Cour Pharmaceuticals, a biotechnology firm working on novel nanoparticles to treat immune disorders, has announced the US Food and Drug Administration (FDA) has accepted its investigational new drug (IND) application for its CNP-201. The proof-of-concept study will test the safety and efficacy of the drug in a proof-of-concept (Phase I/II) study in patients suffering from an allergy to peanuts.
Jon Puisis (president, CEO, and co-founder of Cour) said, "This will be the first clinical trial with a first-in-class therapy to reprogram the immune system to stop the allergic response to peanuts. Our hope is the clinical trials will confirm that CNP-201 can help eliminate the potentially fatal health risks associated with patients who have a peanut allergy."
CNP-201 is a biodegradable nanoparticle that encapsulates purified peanut protein extract and is administered via intravenous infusion. The nanoparticles containing peanut allergens are consumed by immune-presenting cells; when the particles and allergens are presented by the immune-presenting cell, they trigger reprogramming of the cellular functions of the immune system, reducing and possibly eliminating the potential risk of severe allergic reactions.
According to Food Allergy Research and Education, peanuts are the third-most common food allergen among US residents (behind shellfish and milk), with approximately 6.1m people in the country dealing with the allergy. The organization estimates that about 32m people total suffer one or more food allergies.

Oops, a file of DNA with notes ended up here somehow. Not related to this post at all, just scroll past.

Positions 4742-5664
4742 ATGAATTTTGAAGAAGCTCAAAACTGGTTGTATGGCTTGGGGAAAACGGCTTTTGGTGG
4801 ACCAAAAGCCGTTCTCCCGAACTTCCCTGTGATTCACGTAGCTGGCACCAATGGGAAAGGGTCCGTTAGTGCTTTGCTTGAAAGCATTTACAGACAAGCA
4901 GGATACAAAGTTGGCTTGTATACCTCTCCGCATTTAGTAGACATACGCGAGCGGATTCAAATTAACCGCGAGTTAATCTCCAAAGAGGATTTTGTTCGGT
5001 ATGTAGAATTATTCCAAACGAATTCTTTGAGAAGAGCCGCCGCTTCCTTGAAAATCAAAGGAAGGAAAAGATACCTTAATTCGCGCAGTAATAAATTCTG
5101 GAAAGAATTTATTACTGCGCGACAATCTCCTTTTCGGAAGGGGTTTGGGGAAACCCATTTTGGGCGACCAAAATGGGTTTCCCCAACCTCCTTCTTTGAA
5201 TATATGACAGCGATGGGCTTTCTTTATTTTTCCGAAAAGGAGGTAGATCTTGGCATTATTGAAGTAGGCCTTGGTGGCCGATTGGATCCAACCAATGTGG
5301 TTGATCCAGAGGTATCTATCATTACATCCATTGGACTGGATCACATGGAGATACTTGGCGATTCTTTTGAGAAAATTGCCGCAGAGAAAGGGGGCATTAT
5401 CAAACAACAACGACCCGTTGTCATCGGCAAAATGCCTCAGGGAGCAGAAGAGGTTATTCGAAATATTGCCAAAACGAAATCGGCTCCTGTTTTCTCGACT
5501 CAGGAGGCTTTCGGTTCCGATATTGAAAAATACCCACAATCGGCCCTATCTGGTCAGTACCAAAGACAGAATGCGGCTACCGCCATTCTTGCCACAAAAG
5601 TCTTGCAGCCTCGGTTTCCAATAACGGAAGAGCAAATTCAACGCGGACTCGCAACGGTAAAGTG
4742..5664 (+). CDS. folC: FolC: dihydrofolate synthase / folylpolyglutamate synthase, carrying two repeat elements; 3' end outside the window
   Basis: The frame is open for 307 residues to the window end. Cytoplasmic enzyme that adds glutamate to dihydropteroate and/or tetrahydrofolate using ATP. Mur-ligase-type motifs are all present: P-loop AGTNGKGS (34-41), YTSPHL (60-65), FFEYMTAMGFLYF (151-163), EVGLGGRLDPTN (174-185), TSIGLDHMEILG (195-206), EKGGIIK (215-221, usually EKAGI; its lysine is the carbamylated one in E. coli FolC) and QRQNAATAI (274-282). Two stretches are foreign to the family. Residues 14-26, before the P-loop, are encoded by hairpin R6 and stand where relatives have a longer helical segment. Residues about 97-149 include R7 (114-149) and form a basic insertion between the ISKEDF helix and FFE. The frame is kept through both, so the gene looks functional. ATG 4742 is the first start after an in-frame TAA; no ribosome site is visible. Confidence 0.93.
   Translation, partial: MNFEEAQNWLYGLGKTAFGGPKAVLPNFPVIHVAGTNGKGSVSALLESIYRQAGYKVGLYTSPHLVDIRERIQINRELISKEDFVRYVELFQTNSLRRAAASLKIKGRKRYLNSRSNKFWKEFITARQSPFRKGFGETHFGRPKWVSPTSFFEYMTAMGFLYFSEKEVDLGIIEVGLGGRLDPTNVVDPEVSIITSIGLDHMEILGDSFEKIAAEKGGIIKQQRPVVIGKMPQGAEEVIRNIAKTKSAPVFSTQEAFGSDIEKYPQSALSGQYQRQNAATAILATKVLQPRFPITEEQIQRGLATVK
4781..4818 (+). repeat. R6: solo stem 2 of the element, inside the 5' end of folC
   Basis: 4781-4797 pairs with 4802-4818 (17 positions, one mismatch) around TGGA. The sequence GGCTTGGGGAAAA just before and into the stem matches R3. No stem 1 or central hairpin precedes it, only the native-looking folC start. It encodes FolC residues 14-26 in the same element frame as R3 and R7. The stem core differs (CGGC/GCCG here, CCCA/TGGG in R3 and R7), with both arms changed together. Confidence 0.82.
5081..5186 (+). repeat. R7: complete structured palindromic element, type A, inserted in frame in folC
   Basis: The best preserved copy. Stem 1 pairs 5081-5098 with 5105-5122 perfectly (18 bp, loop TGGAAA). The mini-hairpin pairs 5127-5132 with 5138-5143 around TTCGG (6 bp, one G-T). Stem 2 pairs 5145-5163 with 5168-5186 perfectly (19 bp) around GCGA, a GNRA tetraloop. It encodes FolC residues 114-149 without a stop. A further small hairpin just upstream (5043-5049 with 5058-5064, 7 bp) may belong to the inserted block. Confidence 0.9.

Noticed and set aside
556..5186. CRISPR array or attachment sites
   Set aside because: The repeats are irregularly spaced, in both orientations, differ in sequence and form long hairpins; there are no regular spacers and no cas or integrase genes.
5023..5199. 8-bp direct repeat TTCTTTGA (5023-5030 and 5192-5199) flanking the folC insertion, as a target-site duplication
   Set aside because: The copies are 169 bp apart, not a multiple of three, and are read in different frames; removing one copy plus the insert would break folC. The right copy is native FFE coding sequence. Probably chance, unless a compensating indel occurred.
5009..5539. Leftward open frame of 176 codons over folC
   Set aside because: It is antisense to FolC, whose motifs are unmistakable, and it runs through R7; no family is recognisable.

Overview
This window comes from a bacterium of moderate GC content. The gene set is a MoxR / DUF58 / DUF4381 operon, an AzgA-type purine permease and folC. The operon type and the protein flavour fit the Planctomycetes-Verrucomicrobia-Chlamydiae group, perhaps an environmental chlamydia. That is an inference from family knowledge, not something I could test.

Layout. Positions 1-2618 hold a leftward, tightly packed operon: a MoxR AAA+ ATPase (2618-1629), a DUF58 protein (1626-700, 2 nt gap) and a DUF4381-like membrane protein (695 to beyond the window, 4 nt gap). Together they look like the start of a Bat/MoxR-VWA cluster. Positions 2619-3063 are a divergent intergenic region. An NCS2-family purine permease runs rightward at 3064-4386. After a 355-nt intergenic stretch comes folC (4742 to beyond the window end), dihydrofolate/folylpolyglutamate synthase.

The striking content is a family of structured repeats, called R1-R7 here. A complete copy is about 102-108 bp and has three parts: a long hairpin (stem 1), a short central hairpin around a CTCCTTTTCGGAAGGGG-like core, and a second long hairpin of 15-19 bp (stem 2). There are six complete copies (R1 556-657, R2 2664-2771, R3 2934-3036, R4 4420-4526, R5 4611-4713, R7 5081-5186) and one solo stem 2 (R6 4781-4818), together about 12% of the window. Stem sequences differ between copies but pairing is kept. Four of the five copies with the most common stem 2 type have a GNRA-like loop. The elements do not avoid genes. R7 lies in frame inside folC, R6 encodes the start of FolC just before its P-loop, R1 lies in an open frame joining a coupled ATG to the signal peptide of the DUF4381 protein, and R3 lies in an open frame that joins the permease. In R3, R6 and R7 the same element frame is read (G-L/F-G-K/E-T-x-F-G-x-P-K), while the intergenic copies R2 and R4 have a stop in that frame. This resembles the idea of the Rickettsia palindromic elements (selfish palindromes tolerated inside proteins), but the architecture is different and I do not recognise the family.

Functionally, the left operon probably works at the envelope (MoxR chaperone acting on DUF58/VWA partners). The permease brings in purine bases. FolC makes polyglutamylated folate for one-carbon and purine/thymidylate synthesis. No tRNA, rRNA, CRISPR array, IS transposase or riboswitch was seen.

However, peanut allergies are among the most severe, and potentially deadly, food allergies. Their immune systems can respond dramatically to even miniscule amounts of peanuts consumed, possibly triggering life-threatening anaphylaxis.
"The nanoparticles reprogram upstream T cells to shut down B cell's responsible for the production of allergic Immunoglobulin E (IgE) antibodies, which result in significant and deadly allergic responses," Puisis related. "This is a revolutionary endeavor because today the only therapy is de-sensitization, that softens the blow of allergic IgE, but can never shut it down."
Researchers from Stanford University’s Sean N. Parker Center for Allergy and Asthma Research Kari Nadeau (director) and Sharon Chinthrajah (clinical research director) said they have followed the Cour work on peanut allergy treatment with interest.
“Our team were early supporters of the potential of COUR's immune reprogramming platform, so we're eager to see data showing CNP-201 can reprogram T cells, shut down B cells, and protect the allergy patient from continual B cell production of IgE and associated allergic cytokines, which are so deleterious to patients' quality-of-life," they commented.
CNP-201 reportedly is the company’s second nanoparticle immune-modifying drug to enter clinical trials; the first—CNP-101 for celiac disease—is partnered with Takeda Pharmaceuticals. According to Cour, its nanoparticle immune-modifying platform could potentially be applicable in treating any autoimmune or allergic condition.